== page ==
Friday, February 27, 2009
Hey Man Nice Shot
So only about a couple weeks into this endeavor, and I already find myself at a crossroads. To shoot or not to shoot? Every red-blooded eater loves them some food porn. I'll readily admit that among my favorite things about many of the blogs I follow are the pictures. And next week I'm off to Spain, the culinary equivalent of ... well, let's not play out the porn analogy any further.
And yet - there is a part of me that really wants to avoid becoming "that douchebag taking pictures of his food." It can annoy other diners. It can annoy chefs and other restaurant staff. Sometimes, there seems to be something of a self-righteous sense of entitlement that because you've mastered the rudiments of WordPress or TypePad or flickr, every restaurant should bend over backwards to let you snap away.* Somehow, nobody ever thinks they're "that guy" but rather they're all models of discretion and subtlety in their photojournalistic stylings.
Besides, it is no false modesty to say I have no photographic or general artistic skills whatsoever. I am capable of operating the most rudimentary functions of a point-n-click camera, but that's really about it. The results are rarely much to look at. Even were I to try to take some good food pix, the product would likely be amateurish at best and embarassing at worst (again, the porn analogy comes to mind).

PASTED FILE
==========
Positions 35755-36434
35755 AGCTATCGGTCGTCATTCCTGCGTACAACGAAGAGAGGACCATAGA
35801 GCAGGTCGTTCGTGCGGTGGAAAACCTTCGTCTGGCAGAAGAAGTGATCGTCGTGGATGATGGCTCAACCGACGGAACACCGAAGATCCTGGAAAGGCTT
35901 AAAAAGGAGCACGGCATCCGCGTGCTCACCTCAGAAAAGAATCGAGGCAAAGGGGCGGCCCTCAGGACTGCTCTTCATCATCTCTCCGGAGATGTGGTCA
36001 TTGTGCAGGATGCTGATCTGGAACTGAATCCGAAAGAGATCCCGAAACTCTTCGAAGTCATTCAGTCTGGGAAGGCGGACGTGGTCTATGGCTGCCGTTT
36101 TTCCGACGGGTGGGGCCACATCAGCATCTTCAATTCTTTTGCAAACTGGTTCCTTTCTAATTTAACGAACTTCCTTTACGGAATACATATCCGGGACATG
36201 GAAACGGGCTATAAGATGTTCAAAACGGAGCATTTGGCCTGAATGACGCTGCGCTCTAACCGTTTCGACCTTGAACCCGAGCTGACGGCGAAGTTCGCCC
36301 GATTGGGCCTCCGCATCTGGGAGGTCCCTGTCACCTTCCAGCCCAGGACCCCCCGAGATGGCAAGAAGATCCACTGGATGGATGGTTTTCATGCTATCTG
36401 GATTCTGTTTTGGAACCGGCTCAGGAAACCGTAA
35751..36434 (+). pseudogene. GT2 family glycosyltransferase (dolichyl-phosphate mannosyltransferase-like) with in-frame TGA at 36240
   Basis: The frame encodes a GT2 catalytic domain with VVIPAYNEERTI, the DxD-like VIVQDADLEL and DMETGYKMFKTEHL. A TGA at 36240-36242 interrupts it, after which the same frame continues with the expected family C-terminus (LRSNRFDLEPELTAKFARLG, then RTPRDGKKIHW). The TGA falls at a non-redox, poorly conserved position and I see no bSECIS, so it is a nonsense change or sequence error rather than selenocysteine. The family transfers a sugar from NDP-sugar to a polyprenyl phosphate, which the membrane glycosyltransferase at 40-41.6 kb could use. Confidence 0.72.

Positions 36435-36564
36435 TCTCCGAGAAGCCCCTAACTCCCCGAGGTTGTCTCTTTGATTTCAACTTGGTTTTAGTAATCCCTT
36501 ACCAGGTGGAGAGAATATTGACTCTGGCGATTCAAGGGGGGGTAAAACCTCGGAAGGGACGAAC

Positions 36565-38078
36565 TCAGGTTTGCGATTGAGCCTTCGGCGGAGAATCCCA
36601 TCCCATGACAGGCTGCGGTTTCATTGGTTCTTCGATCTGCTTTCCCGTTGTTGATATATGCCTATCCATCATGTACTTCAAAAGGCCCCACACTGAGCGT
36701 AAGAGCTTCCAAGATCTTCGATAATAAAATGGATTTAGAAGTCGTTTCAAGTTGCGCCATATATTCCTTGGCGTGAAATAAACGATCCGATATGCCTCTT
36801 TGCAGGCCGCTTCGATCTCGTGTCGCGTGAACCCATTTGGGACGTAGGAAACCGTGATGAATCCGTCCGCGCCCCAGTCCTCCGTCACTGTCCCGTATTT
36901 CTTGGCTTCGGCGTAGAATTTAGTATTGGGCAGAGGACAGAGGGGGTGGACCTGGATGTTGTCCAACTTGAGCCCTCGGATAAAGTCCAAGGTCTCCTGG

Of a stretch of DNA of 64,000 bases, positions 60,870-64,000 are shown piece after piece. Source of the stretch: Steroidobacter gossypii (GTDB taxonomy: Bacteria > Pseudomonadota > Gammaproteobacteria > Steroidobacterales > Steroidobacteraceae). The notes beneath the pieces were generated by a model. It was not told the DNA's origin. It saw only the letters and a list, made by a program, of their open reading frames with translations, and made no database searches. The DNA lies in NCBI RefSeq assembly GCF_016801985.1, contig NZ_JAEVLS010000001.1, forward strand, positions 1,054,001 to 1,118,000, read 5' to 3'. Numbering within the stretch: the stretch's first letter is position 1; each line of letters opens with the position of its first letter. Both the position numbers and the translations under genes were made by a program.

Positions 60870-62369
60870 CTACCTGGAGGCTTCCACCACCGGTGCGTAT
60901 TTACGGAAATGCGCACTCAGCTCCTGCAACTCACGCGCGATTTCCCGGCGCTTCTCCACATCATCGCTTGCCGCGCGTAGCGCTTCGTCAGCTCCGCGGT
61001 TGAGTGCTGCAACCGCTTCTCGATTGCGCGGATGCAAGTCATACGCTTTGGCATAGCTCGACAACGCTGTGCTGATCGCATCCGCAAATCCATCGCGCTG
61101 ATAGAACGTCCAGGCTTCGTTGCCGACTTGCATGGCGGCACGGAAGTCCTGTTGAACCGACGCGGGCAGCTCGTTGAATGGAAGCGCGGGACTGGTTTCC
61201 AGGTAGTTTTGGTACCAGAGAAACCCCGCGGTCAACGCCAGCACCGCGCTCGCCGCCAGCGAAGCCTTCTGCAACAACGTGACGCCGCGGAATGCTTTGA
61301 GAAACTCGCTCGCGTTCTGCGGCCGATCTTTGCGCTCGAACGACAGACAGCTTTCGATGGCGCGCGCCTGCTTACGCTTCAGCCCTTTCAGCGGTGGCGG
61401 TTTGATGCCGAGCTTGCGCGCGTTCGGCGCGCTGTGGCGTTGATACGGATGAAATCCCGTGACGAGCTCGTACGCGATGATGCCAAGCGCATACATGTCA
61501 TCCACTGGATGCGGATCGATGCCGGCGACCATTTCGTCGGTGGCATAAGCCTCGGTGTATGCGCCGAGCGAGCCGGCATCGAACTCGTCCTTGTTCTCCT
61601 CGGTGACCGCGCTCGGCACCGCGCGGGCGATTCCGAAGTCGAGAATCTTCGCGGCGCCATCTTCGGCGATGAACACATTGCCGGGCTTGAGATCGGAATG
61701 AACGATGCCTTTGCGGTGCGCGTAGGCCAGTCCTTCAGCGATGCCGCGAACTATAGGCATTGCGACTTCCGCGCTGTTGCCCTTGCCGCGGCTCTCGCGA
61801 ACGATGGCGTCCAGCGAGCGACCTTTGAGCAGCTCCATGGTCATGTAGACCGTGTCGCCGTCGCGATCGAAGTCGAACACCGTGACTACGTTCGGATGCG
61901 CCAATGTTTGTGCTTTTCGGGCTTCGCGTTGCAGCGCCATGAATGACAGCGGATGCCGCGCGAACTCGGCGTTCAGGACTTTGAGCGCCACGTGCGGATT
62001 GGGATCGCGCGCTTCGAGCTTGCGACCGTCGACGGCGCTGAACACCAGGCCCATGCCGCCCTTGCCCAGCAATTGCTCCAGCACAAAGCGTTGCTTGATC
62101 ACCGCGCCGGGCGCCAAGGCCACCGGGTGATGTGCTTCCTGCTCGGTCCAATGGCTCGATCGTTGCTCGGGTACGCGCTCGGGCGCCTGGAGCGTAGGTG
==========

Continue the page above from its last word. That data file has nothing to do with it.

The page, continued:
But perhaps even more importantly, I'm concerned with the potential dissociative effect - the loss of the opportunity to actually experience, rather than merely critically observe and document, a meal. When a dish is brought out to me, I don't want my first reaction to be "Is the lighting right?" Despite my interest in chronicling great meals, I've always found it fairly easy to write something later by merely paying attention, sometimes taking a couple notes, and saving menus. A good meal usually provides both a visceral, hedonistic satisfaction and an intellectual satisfaction as well, though the weight of each type of reward varies considerably depending on the type of meal. I'm concerned that the addition of a camera into the equation has the potential to screw up that balance.
David Chang, who got some flak for banning photogrpahy at Momofuku Ko, said, "It's just food. Eat it." (There's some interesting comments from several other chefs and others in the same article.) Though I'm not sure it's quite that simple, I understand the sentiment.
Our lineup for Spain includes Viridiana and Goizeko Wellington (or possibly Kabuki Wellington, we'll see) in Madrid, Arzak, Akelare, and lots of pintxos in San Sebastian, and Dos Palillos (new restaurant from Albert Raurich, former El Bulli chef de cuisine) in Barcelona. Would I love to come back with hundreds of beautiful pictures of fantastic food? Sure. Will I do it? We'll see.
*This is not any sort of general knock on the site linked to, which I often find is a very good read.